|Images of Zainab al-Khawaja's arrest had received wide coverage on media and the internet [Reuters]
A daughter of a prominent Bahraini activist who was detained last week during an anti-government demonstration has been freed after spending five days in custody.
"Khawaja's arrest ... demonstrates the authorities' utter contempt of freedom of expression and peaceful protest"
- Hassiba Hadj Sahraoui,
Zainab al-Khawaja, herself an activist and a well-known blogger, was released pending trial late on Tuesday, along with another activist Masoma al-Sayyid, Bahrain's government said.
The arrest of both women at a protest on Thursday drew criticism from rights groups.
"An investigation has been opened to review the arrest and legal procedures relating to the two women," the government said in a statement.
Images of a policewoman dragging Khawaja on the ground by the handcuffs she had placed on the blogger had received wide coverage on media and the internet.
"Khawaja's arrest ... demonstrates the authorities' utter contempt of freedom of expression and peaceful protest," Hassiba Hadj Sahraoui, a regional deputy director at Amnesty International, said in a statement earlier.
Khawaja, 28, is the daughter of Bahrain's most prominent political activist, Abdulhadi al-Khawaja. He was imprisoned for life along with seven other opposition leaders in June.
A special security tribunal, set up under emergency rule, convicted them of anti-state crimes.
Along with her father, Khawaja's three other male relatives and her husband have been imprisoned since February, when the unrest between Bahrain's Sunni monarchy and an opposition movement led by the country's majority Shia started.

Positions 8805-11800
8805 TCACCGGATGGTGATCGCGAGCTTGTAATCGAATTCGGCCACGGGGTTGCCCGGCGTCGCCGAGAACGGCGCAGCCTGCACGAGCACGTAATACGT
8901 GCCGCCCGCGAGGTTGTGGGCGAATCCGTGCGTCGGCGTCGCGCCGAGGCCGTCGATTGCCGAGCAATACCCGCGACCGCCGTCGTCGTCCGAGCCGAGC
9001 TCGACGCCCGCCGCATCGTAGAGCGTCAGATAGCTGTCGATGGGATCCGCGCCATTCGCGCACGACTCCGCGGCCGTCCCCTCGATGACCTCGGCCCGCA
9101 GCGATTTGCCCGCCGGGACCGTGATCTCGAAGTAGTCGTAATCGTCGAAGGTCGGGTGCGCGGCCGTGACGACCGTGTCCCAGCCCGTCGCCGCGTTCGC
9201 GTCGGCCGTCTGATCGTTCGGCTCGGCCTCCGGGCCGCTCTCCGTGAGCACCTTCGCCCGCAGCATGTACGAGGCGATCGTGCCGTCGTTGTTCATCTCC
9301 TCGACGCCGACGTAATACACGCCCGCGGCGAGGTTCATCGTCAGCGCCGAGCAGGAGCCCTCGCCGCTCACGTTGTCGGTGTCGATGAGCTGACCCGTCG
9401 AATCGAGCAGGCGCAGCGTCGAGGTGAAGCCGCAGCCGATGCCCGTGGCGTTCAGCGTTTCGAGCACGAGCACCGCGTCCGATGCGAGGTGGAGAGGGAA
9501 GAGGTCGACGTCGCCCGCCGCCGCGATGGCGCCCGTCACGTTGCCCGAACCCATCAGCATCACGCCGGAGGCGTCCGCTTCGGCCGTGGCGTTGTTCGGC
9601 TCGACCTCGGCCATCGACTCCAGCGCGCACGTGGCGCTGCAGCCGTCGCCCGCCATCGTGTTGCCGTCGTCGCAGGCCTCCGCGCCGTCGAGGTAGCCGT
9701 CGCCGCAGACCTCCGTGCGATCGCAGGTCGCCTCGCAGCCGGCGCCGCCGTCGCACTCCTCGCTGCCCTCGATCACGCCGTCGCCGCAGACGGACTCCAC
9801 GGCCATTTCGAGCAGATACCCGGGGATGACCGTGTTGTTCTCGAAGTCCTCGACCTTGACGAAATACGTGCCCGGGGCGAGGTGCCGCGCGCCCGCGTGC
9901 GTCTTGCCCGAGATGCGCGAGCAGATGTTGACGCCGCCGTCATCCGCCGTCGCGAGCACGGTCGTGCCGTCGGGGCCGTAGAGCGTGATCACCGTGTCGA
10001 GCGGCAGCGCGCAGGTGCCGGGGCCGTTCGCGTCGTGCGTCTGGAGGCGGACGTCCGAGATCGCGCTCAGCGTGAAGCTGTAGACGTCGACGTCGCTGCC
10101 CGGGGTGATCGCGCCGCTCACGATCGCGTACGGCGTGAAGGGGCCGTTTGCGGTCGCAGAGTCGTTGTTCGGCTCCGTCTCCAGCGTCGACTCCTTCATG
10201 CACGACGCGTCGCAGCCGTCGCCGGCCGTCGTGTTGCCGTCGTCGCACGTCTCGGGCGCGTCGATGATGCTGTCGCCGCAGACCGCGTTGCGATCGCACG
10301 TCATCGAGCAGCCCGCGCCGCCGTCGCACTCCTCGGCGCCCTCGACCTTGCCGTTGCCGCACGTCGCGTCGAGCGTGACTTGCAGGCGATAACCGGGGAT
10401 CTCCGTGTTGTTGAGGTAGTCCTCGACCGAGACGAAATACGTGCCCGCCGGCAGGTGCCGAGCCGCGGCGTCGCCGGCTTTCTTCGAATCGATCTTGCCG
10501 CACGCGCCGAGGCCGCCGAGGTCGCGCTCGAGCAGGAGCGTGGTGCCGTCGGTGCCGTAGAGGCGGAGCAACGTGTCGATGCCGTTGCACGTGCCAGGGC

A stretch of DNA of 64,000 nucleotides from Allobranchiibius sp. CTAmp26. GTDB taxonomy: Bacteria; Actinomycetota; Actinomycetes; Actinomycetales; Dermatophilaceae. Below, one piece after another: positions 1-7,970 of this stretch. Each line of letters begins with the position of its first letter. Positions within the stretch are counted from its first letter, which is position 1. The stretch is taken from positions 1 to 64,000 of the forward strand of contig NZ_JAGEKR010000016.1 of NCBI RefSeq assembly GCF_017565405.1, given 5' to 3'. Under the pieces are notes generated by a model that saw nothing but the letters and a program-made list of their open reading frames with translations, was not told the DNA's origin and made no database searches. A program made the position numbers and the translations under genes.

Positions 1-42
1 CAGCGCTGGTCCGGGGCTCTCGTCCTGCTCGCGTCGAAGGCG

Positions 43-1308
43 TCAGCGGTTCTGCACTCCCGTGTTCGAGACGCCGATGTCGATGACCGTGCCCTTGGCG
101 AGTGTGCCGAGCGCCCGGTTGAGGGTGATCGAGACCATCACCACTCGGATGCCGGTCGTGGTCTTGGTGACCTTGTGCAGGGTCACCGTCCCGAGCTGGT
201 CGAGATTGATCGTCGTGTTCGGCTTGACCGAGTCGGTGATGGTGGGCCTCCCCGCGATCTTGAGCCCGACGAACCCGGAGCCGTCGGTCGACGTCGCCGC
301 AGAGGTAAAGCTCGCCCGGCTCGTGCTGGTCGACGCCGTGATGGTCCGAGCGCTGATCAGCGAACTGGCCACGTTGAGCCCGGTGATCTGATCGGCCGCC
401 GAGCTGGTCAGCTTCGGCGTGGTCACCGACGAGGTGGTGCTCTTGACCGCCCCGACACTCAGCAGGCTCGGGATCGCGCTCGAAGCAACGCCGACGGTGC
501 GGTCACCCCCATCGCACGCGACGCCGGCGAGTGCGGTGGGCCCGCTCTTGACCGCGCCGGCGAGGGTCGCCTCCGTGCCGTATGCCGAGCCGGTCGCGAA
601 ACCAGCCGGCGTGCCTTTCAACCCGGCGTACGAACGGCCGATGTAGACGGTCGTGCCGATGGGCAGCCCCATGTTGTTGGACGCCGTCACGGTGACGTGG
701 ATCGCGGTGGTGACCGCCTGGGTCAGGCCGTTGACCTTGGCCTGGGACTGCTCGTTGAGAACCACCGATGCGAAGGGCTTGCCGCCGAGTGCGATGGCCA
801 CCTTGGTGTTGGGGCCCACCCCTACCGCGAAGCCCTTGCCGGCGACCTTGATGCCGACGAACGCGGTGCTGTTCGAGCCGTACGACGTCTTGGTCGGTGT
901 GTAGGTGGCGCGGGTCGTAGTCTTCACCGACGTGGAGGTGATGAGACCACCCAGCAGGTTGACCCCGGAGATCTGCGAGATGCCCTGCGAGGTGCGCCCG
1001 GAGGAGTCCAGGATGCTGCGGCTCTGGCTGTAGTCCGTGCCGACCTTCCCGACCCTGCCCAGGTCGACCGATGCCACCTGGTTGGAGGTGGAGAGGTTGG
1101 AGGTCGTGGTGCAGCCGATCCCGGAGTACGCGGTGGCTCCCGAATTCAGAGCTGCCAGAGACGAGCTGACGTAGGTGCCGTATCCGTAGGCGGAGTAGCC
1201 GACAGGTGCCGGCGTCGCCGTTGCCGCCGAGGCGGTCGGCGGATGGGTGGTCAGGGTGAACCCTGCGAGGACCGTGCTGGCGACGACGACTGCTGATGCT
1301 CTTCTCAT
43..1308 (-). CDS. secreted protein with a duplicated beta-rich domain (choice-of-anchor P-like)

Pending US arms deal
Washington has said a pending $53m arms sale to Bahrain will hinge partly on the monarchy halting the abuses inflicted on protesters outlined in a report by a government-appointed fact-finding commission of international lawyers.
Separately, authorities said on Tuesday they would reinstate the last group of state employees suspended during protests mostly by majority Shia Muslims earlier this year.
"In accordance with the recommendations made by [the commission], an order reinstating the remaining  suspended employees to their jobs in the public sector has been issued," an official statement said.
Inspired by "Arab Spring" uprisings in Tunisia and Egypt, thousands of mainly Shia Bahrainis took to the streets in February and March demanding curbs on the power of the ruling Al-Khalifa family and an end to perceived discrimination.
The broader pro-democracy movement was suppressed with the help of military forces brought in from Saudi Arabia and other Gulf nations.